Want to find out more?

  • Hawkings et al. (2014) Ice sheets as a significant source of highly reactive nanoparticulate iron to the oceans, Nature Communications, 5.
  • Lawson et al. (2014) Greenland Ice Sheet exports labile organic carbon to the Arctic oceans, Biogeosciences, 11(14): 4015-4028.
  • Hawkings et al. (2015) The effect of warming climate on nutrient and solute export from the Greenland Ice Sheet, Geochemical Perspectives Letters, 1: 94-104
  • Hawkings et al. (2016) The Greenland Ice Sheet as a hotspot of phosphorus weathering and export in the Arctic, Global Biogeochemical Cycles, 30: 191-210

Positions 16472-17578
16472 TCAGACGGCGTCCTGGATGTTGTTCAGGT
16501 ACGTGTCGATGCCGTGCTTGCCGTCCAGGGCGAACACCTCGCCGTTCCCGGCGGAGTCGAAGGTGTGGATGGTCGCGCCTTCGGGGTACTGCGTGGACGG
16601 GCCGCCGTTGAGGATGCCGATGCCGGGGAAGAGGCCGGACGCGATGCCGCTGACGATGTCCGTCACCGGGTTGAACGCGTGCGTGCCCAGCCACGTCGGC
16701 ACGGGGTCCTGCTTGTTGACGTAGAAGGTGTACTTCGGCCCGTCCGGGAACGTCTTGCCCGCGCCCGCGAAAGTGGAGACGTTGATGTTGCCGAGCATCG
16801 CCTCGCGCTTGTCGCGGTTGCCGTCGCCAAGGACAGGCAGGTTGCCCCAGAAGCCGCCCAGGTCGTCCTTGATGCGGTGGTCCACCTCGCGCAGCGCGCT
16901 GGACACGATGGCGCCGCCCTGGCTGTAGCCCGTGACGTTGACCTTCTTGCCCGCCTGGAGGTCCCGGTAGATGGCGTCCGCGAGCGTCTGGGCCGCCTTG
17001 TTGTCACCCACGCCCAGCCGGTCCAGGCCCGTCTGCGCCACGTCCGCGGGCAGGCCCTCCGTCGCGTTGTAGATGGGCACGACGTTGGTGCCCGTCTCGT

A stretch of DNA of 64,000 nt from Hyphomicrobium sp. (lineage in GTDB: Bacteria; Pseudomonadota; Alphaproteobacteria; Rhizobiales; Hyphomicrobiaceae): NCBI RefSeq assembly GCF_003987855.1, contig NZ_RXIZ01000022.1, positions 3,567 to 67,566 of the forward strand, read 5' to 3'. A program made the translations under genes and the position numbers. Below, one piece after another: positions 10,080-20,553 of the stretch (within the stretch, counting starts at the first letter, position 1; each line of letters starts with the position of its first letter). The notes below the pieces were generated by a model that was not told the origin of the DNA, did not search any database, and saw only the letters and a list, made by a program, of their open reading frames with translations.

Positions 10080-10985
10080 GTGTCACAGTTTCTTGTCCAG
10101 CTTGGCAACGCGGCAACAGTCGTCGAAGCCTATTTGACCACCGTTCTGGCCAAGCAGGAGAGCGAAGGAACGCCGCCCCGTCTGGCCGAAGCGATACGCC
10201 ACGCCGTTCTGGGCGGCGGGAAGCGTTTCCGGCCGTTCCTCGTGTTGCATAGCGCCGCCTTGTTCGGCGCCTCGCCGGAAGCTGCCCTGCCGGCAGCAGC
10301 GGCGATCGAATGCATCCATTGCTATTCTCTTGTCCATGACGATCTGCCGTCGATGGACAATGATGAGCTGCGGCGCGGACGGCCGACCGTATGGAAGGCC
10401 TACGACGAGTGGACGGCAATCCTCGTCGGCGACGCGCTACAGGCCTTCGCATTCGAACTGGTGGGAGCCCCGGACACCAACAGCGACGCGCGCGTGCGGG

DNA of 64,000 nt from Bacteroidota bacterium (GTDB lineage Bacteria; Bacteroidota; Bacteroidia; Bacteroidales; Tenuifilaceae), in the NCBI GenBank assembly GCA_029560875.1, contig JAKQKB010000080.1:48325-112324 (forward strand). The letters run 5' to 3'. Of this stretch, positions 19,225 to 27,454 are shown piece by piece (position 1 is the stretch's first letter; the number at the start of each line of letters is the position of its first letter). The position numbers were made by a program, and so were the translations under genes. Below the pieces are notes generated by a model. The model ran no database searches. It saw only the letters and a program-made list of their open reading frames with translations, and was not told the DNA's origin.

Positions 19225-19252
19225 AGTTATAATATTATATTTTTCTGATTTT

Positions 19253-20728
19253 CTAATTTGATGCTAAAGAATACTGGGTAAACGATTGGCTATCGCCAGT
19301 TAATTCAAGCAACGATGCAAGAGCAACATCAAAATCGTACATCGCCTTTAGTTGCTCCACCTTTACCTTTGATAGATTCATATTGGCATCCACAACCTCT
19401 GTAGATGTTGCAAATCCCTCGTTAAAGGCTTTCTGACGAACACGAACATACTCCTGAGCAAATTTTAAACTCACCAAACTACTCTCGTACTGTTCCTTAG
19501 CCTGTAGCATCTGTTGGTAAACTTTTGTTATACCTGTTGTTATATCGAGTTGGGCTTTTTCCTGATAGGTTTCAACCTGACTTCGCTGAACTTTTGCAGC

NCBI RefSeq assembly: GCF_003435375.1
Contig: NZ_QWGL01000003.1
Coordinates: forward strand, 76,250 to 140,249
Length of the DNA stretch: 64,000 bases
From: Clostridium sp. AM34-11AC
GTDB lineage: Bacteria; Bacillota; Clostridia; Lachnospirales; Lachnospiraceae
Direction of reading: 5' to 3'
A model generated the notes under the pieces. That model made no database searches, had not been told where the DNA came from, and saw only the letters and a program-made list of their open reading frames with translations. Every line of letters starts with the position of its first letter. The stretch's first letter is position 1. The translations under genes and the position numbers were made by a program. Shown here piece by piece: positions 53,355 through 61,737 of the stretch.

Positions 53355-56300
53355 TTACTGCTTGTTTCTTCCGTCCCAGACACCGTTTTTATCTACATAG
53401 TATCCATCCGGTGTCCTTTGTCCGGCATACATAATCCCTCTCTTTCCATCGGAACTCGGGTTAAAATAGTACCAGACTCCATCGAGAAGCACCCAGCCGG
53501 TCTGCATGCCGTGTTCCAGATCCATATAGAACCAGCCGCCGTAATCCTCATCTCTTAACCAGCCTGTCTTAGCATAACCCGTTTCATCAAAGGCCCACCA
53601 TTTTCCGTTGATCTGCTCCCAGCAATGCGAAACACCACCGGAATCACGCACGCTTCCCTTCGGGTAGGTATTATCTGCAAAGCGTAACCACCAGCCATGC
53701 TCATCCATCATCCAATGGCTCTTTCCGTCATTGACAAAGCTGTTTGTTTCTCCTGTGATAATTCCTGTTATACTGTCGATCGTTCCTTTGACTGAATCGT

Edited by Emma Smith


About Jon Hawkings:

Jon Hawkings is a post-doctoral research associate at the School of Geographical Sciences, in the University of Bristol. His research focuses on the biogeochemistry of the coldest areas of our planet. Specifically he is looking at the impact that melting ice sheets may be having on downstream and marine ecosystems. He enjoys working in some of the most inhospitable and challenging environments – pretty much all of his data stems from samples collected in the field. He tweets as @jonnyhawkings.

Image of the Week – Monitoring icy rivers from space!

Image of the Week – Monitoring icy rivers from space!
Ice and floodwater inundate a town in Alaska because an ice jam formed downstream (credit: U.S. National Park Service on Wikimedia Commons)

Ice and floodwater inundate a town in Alaska because an ice jam formed downstream (credit: U.S. National Park Service)

Why?